Although the great academic library collections were not truly comprehensive, they did become massive. As the 20th century continued, the key metric of an academic library's prowess was its "number of volumes held." Leonard referred to this competition between libraries as an "imperial" "arms race." I recall that "x million volumes" figure bandied about on my tour of the Northwestern campus as a prospective student, and this metric is very much with us today as we go ever deeper into the digital age.
The trouble is that this concept--"millions of volumes held"--is more about keeping up with the Joneses than anything else. How much difference does it really make that Cal has twelve copies of a book while Harvard has eleven? The more rational thing to do, way back when, would have been for the elite academic libraries to coordinate their collection decisions to ensure true comprehensiveness and to stretch dollars the furthest. Alas, human nature tends to be more narrow and competitive than this. And so, over a century we built up impressive collections that are now very expensive to maintain and to a large extent seldom used.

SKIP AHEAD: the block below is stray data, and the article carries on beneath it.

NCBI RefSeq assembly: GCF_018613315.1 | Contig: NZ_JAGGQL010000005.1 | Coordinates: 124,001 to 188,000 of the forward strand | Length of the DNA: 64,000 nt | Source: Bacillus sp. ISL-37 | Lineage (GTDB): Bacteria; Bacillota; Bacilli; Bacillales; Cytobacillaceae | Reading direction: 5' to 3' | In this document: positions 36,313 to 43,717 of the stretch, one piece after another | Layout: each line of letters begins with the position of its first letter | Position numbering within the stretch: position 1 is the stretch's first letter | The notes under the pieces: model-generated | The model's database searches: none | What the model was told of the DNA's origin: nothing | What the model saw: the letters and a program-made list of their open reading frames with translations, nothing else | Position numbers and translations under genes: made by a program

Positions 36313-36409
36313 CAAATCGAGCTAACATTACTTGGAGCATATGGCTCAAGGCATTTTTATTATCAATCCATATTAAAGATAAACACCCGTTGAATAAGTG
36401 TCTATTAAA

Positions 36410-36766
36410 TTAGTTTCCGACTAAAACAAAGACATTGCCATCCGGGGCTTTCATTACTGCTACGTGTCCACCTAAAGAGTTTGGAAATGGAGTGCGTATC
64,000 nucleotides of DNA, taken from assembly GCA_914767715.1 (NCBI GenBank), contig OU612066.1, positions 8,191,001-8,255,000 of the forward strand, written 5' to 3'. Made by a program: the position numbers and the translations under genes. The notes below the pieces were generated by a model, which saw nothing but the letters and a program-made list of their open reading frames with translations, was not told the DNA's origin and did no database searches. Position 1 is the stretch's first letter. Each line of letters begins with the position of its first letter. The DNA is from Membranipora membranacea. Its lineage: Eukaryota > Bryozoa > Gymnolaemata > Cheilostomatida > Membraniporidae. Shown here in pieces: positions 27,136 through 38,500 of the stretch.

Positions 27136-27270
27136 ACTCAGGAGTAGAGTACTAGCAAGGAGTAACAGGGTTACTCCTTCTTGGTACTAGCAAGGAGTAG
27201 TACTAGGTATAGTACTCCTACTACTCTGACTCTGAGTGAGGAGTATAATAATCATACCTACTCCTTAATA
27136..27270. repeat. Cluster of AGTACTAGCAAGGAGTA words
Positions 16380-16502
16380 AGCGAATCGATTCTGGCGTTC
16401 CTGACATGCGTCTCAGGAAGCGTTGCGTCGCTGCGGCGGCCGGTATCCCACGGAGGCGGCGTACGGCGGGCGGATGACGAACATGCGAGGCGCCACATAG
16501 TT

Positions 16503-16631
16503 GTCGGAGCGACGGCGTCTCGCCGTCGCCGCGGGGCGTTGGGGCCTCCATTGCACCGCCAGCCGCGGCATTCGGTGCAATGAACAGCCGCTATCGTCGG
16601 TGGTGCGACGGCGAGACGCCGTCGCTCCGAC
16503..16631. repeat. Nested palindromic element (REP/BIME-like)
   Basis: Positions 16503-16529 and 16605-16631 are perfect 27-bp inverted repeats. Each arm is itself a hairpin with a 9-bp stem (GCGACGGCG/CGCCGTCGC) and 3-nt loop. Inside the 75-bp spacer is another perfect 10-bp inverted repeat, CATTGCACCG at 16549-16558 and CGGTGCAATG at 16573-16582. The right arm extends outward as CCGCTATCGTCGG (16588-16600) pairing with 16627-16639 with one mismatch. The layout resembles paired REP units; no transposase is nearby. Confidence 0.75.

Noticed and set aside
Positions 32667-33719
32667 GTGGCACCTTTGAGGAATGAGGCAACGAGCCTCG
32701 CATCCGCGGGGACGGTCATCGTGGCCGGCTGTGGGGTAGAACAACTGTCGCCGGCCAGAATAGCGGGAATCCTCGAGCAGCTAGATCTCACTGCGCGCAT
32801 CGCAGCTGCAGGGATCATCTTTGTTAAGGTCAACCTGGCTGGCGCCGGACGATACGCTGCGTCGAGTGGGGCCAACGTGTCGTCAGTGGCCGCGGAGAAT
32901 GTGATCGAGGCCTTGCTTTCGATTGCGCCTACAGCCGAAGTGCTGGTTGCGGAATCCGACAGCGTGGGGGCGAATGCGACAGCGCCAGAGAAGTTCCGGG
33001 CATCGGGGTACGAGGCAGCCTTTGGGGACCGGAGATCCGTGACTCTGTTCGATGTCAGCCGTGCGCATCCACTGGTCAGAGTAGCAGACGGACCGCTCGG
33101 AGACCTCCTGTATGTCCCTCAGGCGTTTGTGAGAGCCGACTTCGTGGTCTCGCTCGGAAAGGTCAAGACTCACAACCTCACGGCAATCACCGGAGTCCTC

Today: After outlining this history, Leonard spoke about the challenges of making substantial changes within a large bureaucracy that rewards settled habits. Even if organizations know they need to change, it is very hard to do so when there is no shared language available to define what those changes should be. This is the current state of academic libraries.
Leonard described the work of a new Commission which will soon make changes about how the UC Berkeley Libraries should operate in the coming years, given budget cuts and the continued evolution of digital scholarship. Even humanities scholars, long-perceived as monograph fetishists, are now building Centers for Digital Humanities. In theory, this confluence of new modes of scholarship and budget strains will lead to bold thinking about how the Libraries should operate. But I suspect the Commission will offer a modest set of recommendations, locating operational effiiciencies that preserve the core function of collection development, and the core metaphor of the library as a keeper of books.